The stroke box is still a little restrictive in my view. Also my big issue are the definitions with example sentences. Sometimes there are different meanings – could use more examples to develop the nuance of the word. I find understanding some parts of the definition a little vague.
They could give indications of common mistakes in usage or inappropriate. Definitions are of course the main reason why I have it. Do not get me wrong – they do a stellar job compared to other software. It really is addictive and I find it fairly fast.
They do have a great feature with the number of times of usage or the pairing of the character in other combos so one really can see the root meaning.
You can really explore the word and this helps develop a greater understanding.
Since it has all these features I still consider it one of the best all-in-one packages for exploring and learning the language.
Please, share WENLIN 4 with other users if possible. This software is great, but due to its high price many students and researchers all over the world can’t afford it. Thank you!
Hi share WENLIN,
It makes me sad to read that purchasing Wenlin doesn’t feel worth the price. I know that the price may be high but a lot of work,tech time and research goes into Wenlin.
If people feel that the price is to high, send us an email, rather than encouraging sharing. We’re happy to hear your thoughts.
There are no variable costs with marginal unit sales of software. So the fact that a lot of time and effort goes into the software meaning that it has to be priced so high doesn’t quite make sense, if lowering it means you get more sales and less piracy.
Just looking at the wenlin website, it does seem like careful thought about sales and marketing strategy has not been invested in. This might be worth considering, as it can only help your development efforts when you have growing revenue.
I used Wenlin at school mostly to have sample sentences, and to know others words using the character I was looking for.
My main issues were the non-friendliness of the GUI, as well as the impossiblity to save except as a text file, or to transfer to Excel so that I could add a column, with the date. Then the HSK level (solved by Wenlin 4.0). Then the minimal level of all characters in a word / sentence. Then … etc.
I ended up with several versions and months with an Excel file (70Mb) that allowed me to track down how I learnt characters, words, words through characters I knew, single characters from words I knew globally, and reinforce this learn-through-spread effect. And I’m extending it to sentences now.
So my only use of Wenlin now is about the “story” of the character.
All this was permitted because I limited myself to HSK5 vocab, and because Excel 2007 has almost no limitations to rows and columns.Just build a huge words X characters table, and find a meaningful expression to put at each intersection. All the rest is a matter of filters and sums.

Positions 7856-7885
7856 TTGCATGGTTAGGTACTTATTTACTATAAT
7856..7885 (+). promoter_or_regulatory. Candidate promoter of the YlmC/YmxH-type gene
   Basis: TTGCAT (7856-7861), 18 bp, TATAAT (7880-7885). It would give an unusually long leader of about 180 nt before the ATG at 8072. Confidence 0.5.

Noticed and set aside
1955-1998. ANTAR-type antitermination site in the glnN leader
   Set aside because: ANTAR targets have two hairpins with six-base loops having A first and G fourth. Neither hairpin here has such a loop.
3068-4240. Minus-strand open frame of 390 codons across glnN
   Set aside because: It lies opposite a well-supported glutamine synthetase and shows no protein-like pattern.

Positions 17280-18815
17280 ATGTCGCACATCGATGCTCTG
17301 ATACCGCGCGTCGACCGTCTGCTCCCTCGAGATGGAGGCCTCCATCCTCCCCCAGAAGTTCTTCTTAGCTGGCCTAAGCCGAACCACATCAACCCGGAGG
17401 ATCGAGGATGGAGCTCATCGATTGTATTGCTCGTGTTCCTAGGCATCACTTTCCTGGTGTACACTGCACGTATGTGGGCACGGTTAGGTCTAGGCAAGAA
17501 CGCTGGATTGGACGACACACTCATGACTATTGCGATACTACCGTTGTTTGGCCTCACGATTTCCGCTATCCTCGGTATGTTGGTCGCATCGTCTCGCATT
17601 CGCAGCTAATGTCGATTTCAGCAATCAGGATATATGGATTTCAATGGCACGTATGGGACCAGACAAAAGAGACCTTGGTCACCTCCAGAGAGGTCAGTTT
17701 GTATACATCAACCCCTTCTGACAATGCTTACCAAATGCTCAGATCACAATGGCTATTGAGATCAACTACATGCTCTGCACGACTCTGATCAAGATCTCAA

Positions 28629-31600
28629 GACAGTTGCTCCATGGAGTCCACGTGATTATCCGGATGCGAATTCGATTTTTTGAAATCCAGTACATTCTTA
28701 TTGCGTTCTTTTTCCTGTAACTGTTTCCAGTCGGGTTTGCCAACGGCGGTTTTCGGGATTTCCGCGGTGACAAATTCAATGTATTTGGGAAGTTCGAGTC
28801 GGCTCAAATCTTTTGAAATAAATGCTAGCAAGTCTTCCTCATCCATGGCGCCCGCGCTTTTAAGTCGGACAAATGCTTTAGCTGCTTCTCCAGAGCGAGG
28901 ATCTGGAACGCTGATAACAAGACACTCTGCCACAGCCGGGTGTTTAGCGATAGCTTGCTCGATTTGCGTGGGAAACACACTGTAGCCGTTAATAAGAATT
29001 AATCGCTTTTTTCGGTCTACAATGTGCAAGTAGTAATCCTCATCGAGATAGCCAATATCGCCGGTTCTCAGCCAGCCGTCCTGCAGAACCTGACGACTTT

PS: I’m on the geek side and not afraid by Excel formulas, most people would find Wenlin more user-friendly after all.
Hi all, I’m interested in getting a Chinese learning software for my husband to learn some day to day conversations. It’s because that I’m a Chinese and my parents only has a very little English. My Irish husband only has a few Chinese words. This makes the communication among us very awkward and it all depend on my translation.
There are different Chinese learning sofrware on the market but I’m not sure which one would suit our need the best. Is Wenlin a very good Chinese speaking learning software or it’s more for people who really want to learn Chonese properly and want to be able to read and write as well. By the way, we live in Ireland and he doesn’t have much opportunity to practise Chinese.
It would be much appreciated if any of you could give me some idea.
I finally got a copy and really appreciated that you can copy and paste using a mouse click (in the windows version.) This is a significant improvement because before you had to use the top ribbon.
I still find myself using Wenlin and ZDT… Wenlin has the great dictionary… and ZDT is the most convenient list maker… and sometime I move my lists into Pleco or Anki…
[…] so far The Wenlin Institute, creator of the software, has not made available an evaluation version. Here you can find a review from John […]
[…] review of Wenlin 4.0, the software for learning Chinese, this from Sinosplice. The first one we linked to was from […]
Does Wenlin dictionary use metodology similar to Outlier Chinese (etymological dictionary explaining which components in characters give them a meaning, a sound and a form and which are empty components)? From the print screen used in this post it seems it does not get deeper than diving characters into meaning and sound. Thanks, Jadwiga